In State ex rel. Derber v. Skaff, 22 Wis.2d 269, 274, 125 N.W.2d 561 (1964), we held that "the presence and silent acquiescence of the defendant in a case such as the instant one sufficiently demonstrates the authority of the attorney to speak for the defendant, and makes the attorney's statement his own."Summary of this case from State v. Livingston
December 2, 1963 —
January 7, 1964.
HABEAS CORPUS. Petition denied.
For the petitioner there was a brief by Cohen Parins, and oral argument by Robert J. Parins, all of Green Bay.
For the respondent the cause was argued by William A. Platz, assistant attorney general, with whom on the brief was George Thompson, attorney general.
Richard Derber, petitioner, is confined in the state reformatory. He was committed by the municipal court of Winnebago county, upon conviction of first-degree murder. His guilt was determined by the court, sitting without a jury. Petitioner claims the conviction was void because the Fourteenth amendment to the constitution of the United States and the constitution of Wisconsin guarantee him a jury trial. The attorney general relies on a waiver of jury trial in open court.
At the time of arraignment, several weeks before trial, Derber appeared in person and by counsel. Counsel (not his present counsel) entered pleas of not guilty and not guilty by reason of temporary insanity. The court inquired whether a jury was wanted. Derber's counsel replied that the defense "offers to waive a jury." The court approved the waiver and the district attorney consented. There was no written waiver, and Derber, himself, said nothing.
The Fourteenth amendment to the constitution of the United States does not require the states to afford a jury trial in criminal proceedings. It follows that a state may set its own procedure for waiver of the jury trial afforded in that state. Thus petitioner's claim that he has been confined in violation of the Fourteenth amendment has no merit. We note, however, that a stipulation made by counsel, without protest by defendant, to trial by jury of less than 12 in a federal prosecution has been deemed a sufficient waiver, immune from collateral attack on constitutional grounds.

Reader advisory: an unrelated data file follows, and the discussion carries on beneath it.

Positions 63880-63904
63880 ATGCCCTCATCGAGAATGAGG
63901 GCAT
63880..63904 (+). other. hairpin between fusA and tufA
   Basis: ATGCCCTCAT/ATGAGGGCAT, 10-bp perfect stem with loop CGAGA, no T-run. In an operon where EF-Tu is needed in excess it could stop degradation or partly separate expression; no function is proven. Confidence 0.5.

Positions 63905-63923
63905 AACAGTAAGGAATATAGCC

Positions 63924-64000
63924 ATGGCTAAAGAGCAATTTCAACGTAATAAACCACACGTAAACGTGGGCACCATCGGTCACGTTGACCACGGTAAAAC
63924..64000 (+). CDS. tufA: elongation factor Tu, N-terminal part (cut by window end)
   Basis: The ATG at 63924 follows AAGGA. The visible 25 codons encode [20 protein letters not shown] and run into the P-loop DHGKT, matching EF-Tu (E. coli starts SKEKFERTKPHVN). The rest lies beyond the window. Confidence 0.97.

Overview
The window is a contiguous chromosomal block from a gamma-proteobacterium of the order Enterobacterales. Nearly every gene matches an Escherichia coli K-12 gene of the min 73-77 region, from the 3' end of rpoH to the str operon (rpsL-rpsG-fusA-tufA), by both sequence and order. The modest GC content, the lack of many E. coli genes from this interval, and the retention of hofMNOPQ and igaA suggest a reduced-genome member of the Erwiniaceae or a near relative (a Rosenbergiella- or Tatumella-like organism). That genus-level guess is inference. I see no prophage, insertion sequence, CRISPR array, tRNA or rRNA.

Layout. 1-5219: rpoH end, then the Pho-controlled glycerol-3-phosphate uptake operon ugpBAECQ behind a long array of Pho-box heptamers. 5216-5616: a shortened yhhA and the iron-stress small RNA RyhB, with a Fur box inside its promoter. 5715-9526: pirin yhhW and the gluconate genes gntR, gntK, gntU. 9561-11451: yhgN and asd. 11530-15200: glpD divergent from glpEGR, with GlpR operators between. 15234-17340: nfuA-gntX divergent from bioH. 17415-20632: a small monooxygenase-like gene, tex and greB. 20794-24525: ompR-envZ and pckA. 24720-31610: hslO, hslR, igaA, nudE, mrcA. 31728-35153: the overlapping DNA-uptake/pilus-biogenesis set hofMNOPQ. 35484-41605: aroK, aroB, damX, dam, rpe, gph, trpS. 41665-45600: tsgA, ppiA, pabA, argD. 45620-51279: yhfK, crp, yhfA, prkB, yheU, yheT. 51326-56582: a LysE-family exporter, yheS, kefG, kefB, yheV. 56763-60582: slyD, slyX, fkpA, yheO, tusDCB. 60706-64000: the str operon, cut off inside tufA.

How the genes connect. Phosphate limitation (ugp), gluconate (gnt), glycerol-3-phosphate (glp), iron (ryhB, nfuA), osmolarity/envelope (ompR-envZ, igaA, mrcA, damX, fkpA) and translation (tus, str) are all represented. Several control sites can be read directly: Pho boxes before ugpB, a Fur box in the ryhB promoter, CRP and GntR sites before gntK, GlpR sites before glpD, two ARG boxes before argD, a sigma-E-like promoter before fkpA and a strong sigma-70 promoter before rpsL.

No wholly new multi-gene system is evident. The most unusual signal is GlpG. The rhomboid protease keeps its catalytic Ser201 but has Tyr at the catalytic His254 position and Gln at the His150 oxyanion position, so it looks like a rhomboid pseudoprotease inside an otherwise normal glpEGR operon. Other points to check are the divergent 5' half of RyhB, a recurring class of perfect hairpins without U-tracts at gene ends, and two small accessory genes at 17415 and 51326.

Maxwell v. Dow (1900), 176 U.S. 581, 604, 20 Sup. Ct. 448, 44 L.Ed. 597; Twining v. New Jersey (1908), 211 U.S. 78, 111, 29 Sup. Ct. 14, 53 L.Ed. 97; Palko v. Connecticut (1937), 302 U.S. 319, 324, 58 Sup. Ct. 149, 82 L.Ed. 288.
United States v. Commonwealth of Pennsylvania (D.C. Pa. 1961), 196 F. Supp. 51, 53.
Horne v. United States (5th Cir. 1959), 264 F.2d 40, certiorari denied (1959), 360 U.S. 934, 79 Sup. Ct. 1460, 3 L.Ed.2d 1549.
Sec. 7, art. I., Wis. Const., guarantees a trial by jury in prosecutions by indictment or information. In an early case, this court held that trial by jury could not be waived after a plea of not guilty. Later it was decided that trial by jury could be waived if a statute so provided, but could not be waived in the absence of statute.
State v. Lockwood (1877), 43 Wis. 403, 405.
In re Staff (1885), 63 Wis. 285, 289, 23 N.W. 587.
Jennings v. State (1908), 134 Wis. 307, 310, 114 N.W. 492 (criticized in Okershauser v. State (1908), 136 Wis. 111, 113, 116 N.W. 769; Oborn v. State (1910), 143 Wis. 249, 259, 126 N.W. 737), and State v. Smith (1924), 184 Wis. 664, 672, 200 N.W. 638.
Sec. 957.01 (1), Stats., now provides generally that criminal cases in courts of record shall be tried by a jury of 12 "unless the defendant waives a jury trial in writing or by statement in open court, entered in the minutes, with the approval of the court and the consent of the state."
Petitioner argues that in the absence of written waiver, the statute requires a statement uttered by the defendant in person waiving or assenting to a waiver of jury trial.